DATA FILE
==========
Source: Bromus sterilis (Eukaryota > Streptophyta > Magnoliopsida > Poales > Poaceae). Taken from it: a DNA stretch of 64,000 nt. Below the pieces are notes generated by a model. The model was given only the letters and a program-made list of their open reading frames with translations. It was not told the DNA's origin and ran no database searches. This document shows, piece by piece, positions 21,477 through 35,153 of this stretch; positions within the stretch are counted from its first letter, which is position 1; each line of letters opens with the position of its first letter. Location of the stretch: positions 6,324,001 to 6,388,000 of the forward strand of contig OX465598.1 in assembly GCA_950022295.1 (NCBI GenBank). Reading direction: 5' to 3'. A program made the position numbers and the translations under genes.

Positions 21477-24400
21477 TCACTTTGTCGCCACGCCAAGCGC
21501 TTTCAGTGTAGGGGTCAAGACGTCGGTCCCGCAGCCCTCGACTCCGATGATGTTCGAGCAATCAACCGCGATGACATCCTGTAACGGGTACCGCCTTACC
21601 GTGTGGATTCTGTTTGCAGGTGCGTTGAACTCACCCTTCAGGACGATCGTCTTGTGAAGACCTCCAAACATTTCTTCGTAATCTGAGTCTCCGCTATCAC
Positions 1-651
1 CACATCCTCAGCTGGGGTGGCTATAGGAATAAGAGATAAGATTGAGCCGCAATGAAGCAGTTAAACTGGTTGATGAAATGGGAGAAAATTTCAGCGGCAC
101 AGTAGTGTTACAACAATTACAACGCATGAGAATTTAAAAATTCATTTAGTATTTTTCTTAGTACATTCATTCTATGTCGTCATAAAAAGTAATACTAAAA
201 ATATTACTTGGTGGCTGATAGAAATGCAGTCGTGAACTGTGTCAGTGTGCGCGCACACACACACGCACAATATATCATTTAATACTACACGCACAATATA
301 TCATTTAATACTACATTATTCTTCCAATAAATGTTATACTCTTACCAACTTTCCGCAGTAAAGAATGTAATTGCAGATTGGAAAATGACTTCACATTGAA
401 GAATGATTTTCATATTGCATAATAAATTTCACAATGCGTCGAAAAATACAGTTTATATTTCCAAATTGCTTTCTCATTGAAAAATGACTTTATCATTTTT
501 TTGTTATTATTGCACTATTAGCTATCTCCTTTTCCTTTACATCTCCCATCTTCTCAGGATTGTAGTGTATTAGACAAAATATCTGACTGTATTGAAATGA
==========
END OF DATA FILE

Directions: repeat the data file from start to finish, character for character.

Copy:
Source: Bromus sterilis (Eukaryota > Streptophyta > Magnoliopsida > Poales > Poaceae). Taken from it: a DNA stretch of 64,000 nt. Below the pieces are notes generated by a model. The model was given only the letters and a program-made list of their open reading frames with translations. It was not told the DNA's origin and ran no database searches. This document shows, piece by piece, positions 21,477 through 35,153 of this stretch; positions within the stretch are counted from its first letter, which is position 1; each line of letters opens with the position of its first letter. Location of the stretch: positions 6,324,001 to 6,388,000 of the forward strand of contig OX465598.1 in assembly GCA_950022295.1 (NCBI GenBank). Reading direction: 5' to 3'. A program made the position numbers and the translations under genes.

Positions 21477-24400
21477 TCACTTTGTCGCCACGCCAAGCGC
21501 TTTCAGTGTAGGGGTCAAGACGTCGGTCCCGCAGCCCTCGACTCCGATGATGTTCGAGCAATCAACCGCGATGACATCCTGTAACGGGTACCGCCTTACC
21601 GTGTGGATTCTGTTTGCAGGTGCGTTGAACTCACCCTTCAGGACGATCGTCTTGTGAAGACCTCCAAACATTTCTTCGTAATCTGAGTCTCCGCTATCAC
Positions 1-651
1 CACATCCTCAGCTGGGGTGGCTATAGGAATAAGAGATAAGATTGAGCCGCAATGAAGCAGTTAAACTGGTTGATGAAATGGGAGAAAATTTCAGCGGCAC
101 AGTAGTGTTACAACAATTACAACGCATGAGAATTTAAAAATTCATTTAGTATTTTTCTTAGTACATTCATTCTATGTCGTCATAAAAAGTAATACTAAAA
201 ATATTACTTGGTGGCTGATAGAAATGCAGTCGTGAACTGTGTCAGTGTGCGCGCACACACACACGCACAATATATCATTTAATACTACACGCACAATATA
301 TCATTTAATACTACATTATTCTTCCAATAAATGTTATACTCTTACCAACTTTCCGCAGTAAAGAATGTAATTGCAGATTGGAAAATGACTTCACATTGAA
401 GAATGATTTTCATATTGCATAATAAATTTCACAATGCGTCGAAAAATACAGTTTATATTTCCAAATTGCTTTCTCATTGAAAAATGACTTTATCATTTTT
501 TTGTTATTATTGCACTATTAGCTATCTCCTTTTCCTTTACATCTCCCATCTTCTCAGGATTGTAGTGTATTAGACAAAATATCTGACTGTATTGAAATGA